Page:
I will be back in an hour or two to post the links to the posted pics.
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Old Dec 25, 2007, 9:15 PM   #4
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photobucket putfile flickr

the sites all work.

I hear ya. the mic is super sensitive, and love to see the project

for the zoom its all electronic no moving parts only the GO-HD

Shot at 2007-12-17
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Old Mar 7, 2008, 10:00 PM   #5
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So far I tried the end cap from a lipstick case that my wife had.
I used the end cap since it terminates in a curved surface like a parabolic antenna.
I drilled a 1/4 inch diameter hole in the end cap since it has a one inch diam. hole at the front.

I got a ninety degree rubber elbow as a sound conduit that used to be part of an automotive vacume hose.

The end project looked like those ancient Victorolas that you had to wind up to get sound from a spinning disc to exit from a huge horn.

The resultant sound pickup was improved but I wanted the external mike experience without opening the Aiptek camera.

So it was back to just how does the camera get its recorded sound?

My next idea is to try a regular external mike.

I can hear you say but Russ there is no external mike port to plug in an external mike?

Well yes and no.

The recording mike on the camera will be our external mike plug in point.

This I will buy next week to try out:

One external mike.
One small amplifier.
One mike extension cord.
One mini headphones.

I.e.: I talk into the external mike as the camera is recording and the sound travels down the wire until it reaches the small external amplifier where the sound is amplified (and an optional equalizer may be also plugged in) and is sent out towards the wire towards the headphones where one of the two headphone buds is in my ear as a realtime sound monitor and the second earbud is smackdab against the cameras mike and as we can equalize the sound and volume we can get improved sound.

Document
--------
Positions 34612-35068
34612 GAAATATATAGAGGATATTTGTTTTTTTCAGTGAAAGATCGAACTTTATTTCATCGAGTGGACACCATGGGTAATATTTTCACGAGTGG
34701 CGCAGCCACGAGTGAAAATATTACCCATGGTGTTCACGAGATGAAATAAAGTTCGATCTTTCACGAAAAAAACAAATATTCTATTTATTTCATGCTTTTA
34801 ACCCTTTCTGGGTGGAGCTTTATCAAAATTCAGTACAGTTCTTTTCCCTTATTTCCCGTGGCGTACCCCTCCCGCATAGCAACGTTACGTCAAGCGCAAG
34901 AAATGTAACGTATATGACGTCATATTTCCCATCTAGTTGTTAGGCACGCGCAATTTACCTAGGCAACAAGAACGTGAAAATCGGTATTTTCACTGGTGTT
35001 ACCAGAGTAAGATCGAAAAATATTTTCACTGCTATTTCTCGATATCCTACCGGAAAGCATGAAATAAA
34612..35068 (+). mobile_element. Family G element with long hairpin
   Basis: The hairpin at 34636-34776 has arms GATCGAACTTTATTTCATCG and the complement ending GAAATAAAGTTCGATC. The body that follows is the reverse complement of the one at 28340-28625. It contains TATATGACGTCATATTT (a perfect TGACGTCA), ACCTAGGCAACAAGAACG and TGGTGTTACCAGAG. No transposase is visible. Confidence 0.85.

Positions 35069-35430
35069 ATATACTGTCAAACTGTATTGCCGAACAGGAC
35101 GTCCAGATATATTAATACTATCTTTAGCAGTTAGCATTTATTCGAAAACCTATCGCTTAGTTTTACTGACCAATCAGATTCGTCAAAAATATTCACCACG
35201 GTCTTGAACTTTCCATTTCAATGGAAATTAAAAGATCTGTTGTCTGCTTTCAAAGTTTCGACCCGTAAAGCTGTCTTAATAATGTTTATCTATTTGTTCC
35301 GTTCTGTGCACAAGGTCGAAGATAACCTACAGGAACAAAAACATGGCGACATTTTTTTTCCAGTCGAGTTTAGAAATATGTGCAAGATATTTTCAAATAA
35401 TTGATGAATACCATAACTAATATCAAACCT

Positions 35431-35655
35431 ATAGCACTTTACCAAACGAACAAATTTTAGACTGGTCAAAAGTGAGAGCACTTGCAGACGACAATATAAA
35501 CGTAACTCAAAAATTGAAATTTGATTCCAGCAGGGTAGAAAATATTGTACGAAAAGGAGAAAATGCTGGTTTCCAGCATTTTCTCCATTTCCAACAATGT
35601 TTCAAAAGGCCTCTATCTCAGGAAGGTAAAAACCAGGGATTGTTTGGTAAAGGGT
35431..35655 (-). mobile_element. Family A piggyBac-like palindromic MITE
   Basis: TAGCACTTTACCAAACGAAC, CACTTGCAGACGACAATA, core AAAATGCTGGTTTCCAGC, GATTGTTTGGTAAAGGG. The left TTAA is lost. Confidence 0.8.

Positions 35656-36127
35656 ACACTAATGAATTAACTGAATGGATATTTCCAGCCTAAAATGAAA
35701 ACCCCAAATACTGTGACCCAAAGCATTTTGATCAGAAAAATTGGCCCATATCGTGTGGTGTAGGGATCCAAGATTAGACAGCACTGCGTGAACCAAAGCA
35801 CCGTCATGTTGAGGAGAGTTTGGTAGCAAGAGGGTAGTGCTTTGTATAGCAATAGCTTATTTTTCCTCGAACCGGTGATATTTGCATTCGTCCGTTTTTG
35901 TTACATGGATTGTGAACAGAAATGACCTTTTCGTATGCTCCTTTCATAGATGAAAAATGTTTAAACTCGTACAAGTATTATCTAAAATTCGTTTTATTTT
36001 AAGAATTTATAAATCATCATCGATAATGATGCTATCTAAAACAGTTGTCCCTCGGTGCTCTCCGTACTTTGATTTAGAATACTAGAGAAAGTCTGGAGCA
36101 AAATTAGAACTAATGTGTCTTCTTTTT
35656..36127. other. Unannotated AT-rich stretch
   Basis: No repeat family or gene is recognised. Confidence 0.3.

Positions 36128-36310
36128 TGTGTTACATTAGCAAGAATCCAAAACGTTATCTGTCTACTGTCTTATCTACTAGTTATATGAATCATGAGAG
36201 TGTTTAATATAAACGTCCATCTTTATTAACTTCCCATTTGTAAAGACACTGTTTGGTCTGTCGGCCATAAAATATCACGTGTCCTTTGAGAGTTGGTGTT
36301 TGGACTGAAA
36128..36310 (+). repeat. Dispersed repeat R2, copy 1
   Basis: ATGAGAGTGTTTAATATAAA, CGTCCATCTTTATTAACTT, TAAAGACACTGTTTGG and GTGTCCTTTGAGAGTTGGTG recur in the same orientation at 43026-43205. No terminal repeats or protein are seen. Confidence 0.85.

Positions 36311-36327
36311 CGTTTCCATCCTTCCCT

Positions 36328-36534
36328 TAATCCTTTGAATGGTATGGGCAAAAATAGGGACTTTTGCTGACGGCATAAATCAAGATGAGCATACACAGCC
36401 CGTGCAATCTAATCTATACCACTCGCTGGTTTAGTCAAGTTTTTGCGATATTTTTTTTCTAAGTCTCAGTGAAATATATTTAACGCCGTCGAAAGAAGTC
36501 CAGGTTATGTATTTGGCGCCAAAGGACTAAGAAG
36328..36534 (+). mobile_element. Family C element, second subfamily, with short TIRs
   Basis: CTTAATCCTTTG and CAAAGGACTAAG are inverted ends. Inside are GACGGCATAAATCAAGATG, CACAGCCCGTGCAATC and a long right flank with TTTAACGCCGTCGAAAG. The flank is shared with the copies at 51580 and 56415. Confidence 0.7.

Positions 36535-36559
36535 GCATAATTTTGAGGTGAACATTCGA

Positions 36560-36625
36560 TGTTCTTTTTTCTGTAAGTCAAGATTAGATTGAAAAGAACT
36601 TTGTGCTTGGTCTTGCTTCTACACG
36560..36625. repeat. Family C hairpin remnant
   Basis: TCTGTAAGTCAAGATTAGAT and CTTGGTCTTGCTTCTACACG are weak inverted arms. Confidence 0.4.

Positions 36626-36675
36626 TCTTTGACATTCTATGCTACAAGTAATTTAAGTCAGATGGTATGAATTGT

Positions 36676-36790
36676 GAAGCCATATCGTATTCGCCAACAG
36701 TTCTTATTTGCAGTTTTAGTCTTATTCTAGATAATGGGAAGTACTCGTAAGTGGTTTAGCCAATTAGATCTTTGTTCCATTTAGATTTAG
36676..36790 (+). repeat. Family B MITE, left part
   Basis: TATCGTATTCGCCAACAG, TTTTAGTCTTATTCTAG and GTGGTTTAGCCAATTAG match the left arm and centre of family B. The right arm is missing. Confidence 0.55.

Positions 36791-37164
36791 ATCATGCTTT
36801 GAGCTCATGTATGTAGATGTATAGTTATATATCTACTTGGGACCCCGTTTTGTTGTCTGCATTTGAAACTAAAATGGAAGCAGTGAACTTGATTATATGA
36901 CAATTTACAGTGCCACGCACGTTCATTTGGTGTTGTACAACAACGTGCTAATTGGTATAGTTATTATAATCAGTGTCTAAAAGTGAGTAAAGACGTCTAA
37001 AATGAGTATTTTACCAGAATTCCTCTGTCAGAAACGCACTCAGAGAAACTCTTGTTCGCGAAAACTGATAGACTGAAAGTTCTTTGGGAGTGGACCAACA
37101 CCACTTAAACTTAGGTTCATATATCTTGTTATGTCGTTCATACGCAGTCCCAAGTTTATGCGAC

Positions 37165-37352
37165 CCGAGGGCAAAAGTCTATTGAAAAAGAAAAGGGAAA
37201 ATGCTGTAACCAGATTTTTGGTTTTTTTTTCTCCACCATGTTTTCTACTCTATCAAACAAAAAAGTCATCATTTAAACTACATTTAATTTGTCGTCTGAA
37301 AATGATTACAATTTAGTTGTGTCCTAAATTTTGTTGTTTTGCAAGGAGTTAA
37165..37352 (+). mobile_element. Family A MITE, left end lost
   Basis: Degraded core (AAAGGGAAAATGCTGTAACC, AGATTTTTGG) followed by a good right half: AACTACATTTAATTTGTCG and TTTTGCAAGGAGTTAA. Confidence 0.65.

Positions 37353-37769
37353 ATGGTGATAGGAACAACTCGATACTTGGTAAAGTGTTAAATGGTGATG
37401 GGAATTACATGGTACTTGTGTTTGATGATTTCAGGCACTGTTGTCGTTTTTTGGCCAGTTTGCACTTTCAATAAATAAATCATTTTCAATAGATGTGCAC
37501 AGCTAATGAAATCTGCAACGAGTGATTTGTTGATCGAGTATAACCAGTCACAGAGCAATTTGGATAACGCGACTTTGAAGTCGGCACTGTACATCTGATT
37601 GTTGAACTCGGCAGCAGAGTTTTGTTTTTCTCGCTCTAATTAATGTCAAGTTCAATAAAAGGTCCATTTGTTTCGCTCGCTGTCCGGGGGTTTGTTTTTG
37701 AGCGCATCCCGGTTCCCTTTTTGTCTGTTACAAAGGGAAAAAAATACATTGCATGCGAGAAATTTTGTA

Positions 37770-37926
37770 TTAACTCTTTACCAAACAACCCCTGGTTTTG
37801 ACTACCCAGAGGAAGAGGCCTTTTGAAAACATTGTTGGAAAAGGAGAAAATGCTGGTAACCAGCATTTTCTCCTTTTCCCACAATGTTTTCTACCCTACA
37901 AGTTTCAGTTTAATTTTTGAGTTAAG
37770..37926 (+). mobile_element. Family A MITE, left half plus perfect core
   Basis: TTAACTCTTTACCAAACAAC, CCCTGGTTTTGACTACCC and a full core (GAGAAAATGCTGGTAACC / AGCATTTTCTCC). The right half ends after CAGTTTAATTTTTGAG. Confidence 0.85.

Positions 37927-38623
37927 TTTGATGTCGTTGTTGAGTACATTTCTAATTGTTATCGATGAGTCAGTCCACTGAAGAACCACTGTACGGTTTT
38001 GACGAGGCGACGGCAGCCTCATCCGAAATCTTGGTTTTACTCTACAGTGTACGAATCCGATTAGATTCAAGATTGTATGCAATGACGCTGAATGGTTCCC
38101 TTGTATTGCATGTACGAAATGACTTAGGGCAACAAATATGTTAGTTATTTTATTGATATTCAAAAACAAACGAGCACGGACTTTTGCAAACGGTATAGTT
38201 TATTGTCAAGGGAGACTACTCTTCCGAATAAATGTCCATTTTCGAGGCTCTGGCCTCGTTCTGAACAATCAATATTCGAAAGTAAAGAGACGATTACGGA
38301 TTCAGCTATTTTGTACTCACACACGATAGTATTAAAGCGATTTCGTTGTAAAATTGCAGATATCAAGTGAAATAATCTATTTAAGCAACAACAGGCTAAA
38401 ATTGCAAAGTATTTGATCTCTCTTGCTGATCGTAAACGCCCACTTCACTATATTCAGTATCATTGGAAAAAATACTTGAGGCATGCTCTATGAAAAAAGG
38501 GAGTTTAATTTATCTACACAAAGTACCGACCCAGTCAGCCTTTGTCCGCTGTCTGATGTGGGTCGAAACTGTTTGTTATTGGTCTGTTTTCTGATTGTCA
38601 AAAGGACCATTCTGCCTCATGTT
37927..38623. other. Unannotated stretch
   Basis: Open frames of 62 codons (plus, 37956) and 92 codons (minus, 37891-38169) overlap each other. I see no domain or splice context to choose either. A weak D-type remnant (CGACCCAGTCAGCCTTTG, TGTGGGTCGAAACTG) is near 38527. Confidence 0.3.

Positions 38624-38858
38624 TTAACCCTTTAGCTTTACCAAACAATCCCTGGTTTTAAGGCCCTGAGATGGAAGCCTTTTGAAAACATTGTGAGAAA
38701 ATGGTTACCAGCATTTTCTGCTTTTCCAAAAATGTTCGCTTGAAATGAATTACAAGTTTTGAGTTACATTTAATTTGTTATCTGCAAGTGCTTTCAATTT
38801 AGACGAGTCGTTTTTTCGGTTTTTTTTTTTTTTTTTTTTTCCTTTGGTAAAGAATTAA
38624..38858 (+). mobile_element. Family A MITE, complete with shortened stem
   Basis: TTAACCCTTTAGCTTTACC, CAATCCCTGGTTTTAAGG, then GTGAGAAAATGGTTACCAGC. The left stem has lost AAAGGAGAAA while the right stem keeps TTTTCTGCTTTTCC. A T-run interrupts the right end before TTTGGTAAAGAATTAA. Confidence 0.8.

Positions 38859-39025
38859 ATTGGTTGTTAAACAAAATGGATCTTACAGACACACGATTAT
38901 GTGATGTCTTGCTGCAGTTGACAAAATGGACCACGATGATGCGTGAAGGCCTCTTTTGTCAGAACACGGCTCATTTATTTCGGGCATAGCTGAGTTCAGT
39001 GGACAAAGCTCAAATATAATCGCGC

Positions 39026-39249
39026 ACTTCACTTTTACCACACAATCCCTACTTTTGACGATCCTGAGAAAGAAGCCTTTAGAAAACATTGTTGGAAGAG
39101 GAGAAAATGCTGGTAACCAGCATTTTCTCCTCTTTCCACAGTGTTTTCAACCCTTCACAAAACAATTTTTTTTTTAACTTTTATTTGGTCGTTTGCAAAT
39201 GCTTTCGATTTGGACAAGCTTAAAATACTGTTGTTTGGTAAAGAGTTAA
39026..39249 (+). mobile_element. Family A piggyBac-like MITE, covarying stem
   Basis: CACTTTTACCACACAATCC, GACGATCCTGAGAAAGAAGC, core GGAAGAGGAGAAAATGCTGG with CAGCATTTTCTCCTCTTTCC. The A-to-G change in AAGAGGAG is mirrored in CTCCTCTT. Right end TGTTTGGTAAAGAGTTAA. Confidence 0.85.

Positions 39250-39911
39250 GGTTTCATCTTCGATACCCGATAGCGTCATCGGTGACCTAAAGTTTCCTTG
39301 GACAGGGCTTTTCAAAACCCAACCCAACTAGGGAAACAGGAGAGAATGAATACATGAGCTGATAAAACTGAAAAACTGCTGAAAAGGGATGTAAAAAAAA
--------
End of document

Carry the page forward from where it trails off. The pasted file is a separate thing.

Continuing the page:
Well folks thats my next project and I hope to be able to post some pics and video segments as soon as I am able to get a small external amplifier.

See you in a week or two.

Thanks for reading.
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Old Mar 8, 2008, 4:48 PM   #6
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I also would like to find someway to monitor the sound from the microphones also as it is sent to the Aiptek A-HD.

You'd probably have to find one of those MP3 player type amplifer to headphone so it would remain portable that you could tuck into a shirt or jacket pocket to take along with the Aiptek.
The MP3-->Amp-->earphones layout would then be Mic-->Amp-->earphones

May Something like this:

Without building an amp youself, I found it hard to find a pocket size amplifer with an input jack for a microphone and outlet jack for earbud earphones.

I could found inexpensive examples of small personal amplified listeners).

Here was a model with an equilzer http://www.radioshack.com/product/in...entPage=search
But they tend to have a built in mic within the amplifer housing.
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Old Mar 8, 2008, 10:02 PM   #7
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Hmmmmmmmm looks interesting:


Turn it up anywhere.
With a built in speaker, this mini audio amplifier is perfect for many acoustic projects. Also includes a microphone input and a speaker/earphone jack for added flexibility.
  • Use as a test amplifier or signal tracer[/*]
  • High-gain IC circuit[/*]
  • Volume control with 1/8" earphone jacks so you can adjust the volume[/*]
  • 9V battery is readily available and reasonably priced[/*]